In 2011, the presidents of Colombia, Chile, Mexico, and Peru agreed to launch the Pacific Alliance, with Costa Rica joining in 2013. The initial declaration unveiled the creation of a free-trade block with “deep integration” of economies through the unfettered movement of goods, services, capital, and labor. The countries involved aimed to strengthen ties with the world, and the Asia-Pacific region in particular.

Over the subsequent years, member states have moved quickly to draft plans, in 2013 signing an agreement to abolish tariffs on 92% of merchandise trade, with the remaining 8% to be tariff free by 2020. Pacific Alliance member states went on to eliminate tourist visa requirements for their respective citizenry, and opened shared embassies abroad in certain countries. The stock markets of Chile, Colombia and Peru were merged into a regional bourse called MILA, which Mexico’s exchange joined in January 2015.

While other states such as Brazil have struggled to retain momentum following the most recent economic downturn, and the ensuing decline in commodity and energy prices, Pacific Alliance states have posted stronger numbers, which has caught international attention. The alliance has attracted 34 observer countries, and several Asian states are lobbying for membership. The five Pacific Alliance members, with a collective GDP of $2.2 trillion, grew at an estimated 3.3% in 2014, and are looking at 4% growth in 2015, a hefty measure above both regional and global averages.

While the Pacific Alliance is the crown jewel of Santos’s diplomatic achievements, especially in economic terms, it is the capstone in a larger structure of international agreements that signal Colombia’s cosmopolitan intentions. 2014 saw Colombian diplomats in the Arabian Gulf hammering out trade deals that would connect the energy rich Arab states to the region. While events in the region represented disparate conditions and geopolitical influences, Colombia was actually a destination for Middle Easterners from all across the region. The Lebanese alone now constitute around 700,000 of Colombia’s population with other regions pushing the Arab-heritage demographic to well over a million.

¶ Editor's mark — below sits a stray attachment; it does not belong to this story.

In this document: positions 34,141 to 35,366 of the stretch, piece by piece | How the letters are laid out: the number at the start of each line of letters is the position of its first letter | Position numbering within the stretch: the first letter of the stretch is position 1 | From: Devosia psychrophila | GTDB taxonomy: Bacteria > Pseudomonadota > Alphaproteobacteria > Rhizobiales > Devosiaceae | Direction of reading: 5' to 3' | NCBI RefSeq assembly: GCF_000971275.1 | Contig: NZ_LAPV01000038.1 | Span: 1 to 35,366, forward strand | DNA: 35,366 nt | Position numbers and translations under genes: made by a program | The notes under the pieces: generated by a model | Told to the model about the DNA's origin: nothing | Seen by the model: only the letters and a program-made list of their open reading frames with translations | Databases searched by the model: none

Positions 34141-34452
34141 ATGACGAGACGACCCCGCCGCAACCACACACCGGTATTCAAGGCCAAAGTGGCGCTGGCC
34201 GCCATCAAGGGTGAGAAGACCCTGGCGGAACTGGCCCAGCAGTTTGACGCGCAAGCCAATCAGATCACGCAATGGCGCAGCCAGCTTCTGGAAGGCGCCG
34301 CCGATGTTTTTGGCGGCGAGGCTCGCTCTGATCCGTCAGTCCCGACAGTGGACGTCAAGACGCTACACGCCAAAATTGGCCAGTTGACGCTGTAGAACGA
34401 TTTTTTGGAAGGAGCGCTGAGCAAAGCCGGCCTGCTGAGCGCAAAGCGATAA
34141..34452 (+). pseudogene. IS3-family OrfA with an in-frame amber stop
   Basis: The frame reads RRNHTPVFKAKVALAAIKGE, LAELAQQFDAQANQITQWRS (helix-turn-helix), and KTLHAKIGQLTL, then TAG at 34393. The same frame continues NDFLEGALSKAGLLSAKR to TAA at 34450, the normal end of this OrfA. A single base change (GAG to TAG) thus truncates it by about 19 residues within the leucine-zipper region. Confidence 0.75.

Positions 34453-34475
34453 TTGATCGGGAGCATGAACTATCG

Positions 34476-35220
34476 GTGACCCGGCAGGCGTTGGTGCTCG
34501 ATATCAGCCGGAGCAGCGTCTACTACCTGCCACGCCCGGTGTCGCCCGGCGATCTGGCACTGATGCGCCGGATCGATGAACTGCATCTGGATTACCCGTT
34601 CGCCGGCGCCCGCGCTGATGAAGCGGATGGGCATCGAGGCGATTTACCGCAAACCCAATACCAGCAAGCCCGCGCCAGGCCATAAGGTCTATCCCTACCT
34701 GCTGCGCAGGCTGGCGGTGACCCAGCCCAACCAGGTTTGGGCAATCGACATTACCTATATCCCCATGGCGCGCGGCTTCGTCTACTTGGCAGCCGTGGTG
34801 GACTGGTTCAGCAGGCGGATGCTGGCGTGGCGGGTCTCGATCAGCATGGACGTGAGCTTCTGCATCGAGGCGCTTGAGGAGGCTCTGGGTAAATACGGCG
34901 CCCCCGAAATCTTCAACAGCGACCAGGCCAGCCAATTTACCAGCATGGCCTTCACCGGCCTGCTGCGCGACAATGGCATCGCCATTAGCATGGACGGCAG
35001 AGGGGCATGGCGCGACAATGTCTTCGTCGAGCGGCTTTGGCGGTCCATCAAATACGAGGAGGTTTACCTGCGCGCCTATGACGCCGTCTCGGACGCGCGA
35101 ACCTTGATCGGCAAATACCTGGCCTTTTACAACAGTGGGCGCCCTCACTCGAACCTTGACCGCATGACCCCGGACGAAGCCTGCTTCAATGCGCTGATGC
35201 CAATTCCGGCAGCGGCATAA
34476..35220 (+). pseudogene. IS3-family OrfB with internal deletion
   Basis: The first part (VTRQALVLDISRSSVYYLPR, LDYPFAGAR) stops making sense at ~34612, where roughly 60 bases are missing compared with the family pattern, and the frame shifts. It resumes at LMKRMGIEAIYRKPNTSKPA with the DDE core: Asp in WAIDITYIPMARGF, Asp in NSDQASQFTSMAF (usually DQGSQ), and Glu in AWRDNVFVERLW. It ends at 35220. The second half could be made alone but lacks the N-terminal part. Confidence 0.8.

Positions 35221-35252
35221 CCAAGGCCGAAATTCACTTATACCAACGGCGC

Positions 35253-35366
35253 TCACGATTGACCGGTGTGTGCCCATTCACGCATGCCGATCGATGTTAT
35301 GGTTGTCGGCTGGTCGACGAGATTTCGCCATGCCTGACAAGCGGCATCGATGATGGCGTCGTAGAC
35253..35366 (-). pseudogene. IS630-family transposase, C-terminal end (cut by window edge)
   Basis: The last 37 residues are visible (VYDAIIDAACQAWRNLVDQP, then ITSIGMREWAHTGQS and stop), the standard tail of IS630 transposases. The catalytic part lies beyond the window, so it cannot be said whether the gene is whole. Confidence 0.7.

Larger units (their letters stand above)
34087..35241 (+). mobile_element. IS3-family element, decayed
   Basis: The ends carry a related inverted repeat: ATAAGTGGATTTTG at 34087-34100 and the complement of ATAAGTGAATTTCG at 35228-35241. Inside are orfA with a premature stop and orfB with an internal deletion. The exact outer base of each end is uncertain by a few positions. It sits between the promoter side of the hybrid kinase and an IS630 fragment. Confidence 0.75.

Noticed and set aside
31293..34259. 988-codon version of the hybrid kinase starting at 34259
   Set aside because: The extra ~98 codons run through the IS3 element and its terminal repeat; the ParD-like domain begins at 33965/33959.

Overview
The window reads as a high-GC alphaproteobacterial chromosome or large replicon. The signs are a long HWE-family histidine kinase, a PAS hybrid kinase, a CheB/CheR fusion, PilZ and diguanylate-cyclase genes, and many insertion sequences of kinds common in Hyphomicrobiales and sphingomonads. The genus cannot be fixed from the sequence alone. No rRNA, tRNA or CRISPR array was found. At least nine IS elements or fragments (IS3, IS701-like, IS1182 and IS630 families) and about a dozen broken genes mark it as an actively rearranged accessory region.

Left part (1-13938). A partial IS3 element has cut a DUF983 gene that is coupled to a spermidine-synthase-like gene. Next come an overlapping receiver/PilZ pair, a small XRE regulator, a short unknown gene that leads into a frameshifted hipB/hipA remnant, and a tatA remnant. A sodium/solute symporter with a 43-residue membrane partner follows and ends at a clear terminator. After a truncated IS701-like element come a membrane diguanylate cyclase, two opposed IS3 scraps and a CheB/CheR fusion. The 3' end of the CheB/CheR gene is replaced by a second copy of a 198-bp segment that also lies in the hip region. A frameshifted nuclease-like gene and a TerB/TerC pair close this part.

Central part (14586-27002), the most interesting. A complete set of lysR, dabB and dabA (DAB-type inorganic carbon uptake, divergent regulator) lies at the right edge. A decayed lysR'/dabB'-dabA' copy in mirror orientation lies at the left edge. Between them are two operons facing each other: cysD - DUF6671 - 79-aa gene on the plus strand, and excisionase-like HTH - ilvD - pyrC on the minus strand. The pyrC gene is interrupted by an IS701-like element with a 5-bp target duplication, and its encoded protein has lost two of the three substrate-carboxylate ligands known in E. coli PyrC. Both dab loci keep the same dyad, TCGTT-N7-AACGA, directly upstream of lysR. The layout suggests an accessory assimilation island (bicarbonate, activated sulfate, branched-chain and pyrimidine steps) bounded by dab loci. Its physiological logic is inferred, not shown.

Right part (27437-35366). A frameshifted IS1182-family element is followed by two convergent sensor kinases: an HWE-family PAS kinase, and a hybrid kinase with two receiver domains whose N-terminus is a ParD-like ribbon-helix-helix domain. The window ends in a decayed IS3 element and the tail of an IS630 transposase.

With the Pacific Alliance on the path to redefining Colombia’s trade relations with Asia, diplomats are making sure that regulations are brought into line with this new reality. Colombia’s Minister of Trade, Industry, and Tourism visited Korea earlier in the year to solicit assistance from Korean agencies in boosting the competitiveness of Colombian industries before a free trade agreement comes into effect. Minister Cecilia Alvarez-Correa signed an offset agreement with Korea’s Ministry of Trade, Industry, and Energy, as well as the Korean International Cooperation Agency, and the Korea Trade-Investment Promotion Agency, assuring that these organizations would provide technical assistance to Colombia’s manufacturing and energy sectors. Korea is an important source of FDI to Colombia, and the second-largest foreign investor. Meanwhile, bilateral trade has increased from $730 million in 2005, to $2 billion in 2014. With Colombia attracting only 7.5% of FDI in Latin America, according to the Financial Times, deals like these are critical to gaining investment from Asia, which has become one of the most important sources of FDI in recent decades.